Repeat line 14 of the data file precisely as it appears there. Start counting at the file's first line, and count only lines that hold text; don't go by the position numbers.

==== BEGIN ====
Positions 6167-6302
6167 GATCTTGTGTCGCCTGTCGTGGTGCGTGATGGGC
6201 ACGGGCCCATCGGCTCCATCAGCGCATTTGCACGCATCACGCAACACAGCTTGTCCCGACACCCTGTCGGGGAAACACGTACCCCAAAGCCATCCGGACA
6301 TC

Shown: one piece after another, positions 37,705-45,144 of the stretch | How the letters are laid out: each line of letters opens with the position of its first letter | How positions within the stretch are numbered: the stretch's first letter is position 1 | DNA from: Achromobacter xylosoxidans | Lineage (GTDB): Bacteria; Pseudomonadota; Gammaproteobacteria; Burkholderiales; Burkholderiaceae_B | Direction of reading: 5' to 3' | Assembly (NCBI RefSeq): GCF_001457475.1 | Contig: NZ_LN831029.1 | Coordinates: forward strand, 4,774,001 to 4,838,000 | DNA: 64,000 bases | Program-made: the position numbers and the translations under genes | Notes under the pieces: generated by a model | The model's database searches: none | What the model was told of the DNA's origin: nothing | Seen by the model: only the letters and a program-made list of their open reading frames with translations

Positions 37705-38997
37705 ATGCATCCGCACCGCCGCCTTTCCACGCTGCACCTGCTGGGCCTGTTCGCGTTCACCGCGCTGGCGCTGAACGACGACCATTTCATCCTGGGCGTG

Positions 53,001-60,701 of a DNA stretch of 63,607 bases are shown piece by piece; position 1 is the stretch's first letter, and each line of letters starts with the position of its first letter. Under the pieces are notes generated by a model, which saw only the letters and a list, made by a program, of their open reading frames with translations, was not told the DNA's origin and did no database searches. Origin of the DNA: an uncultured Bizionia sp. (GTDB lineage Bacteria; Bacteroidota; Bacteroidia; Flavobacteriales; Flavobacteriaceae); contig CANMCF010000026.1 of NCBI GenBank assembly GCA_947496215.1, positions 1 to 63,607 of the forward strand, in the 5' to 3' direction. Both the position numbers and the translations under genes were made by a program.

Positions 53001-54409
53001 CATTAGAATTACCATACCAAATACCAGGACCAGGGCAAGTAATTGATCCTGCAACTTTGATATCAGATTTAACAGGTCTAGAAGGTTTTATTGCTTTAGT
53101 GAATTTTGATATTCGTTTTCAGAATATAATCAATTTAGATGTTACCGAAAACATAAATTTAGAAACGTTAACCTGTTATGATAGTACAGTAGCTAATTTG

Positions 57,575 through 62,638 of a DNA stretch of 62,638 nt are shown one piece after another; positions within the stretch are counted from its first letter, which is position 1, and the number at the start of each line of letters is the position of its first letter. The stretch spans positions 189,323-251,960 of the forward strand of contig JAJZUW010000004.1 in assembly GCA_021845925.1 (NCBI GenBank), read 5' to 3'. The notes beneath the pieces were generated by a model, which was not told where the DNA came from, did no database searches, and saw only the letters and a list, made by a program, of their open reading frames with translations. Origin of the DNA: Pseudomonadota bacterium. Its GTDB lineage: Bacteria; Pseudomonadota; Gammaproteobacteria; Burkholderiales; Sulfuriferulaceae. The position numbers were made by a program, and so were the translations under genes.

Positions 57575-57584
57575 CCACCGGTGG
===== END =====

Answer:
57575 CCACCGGTGG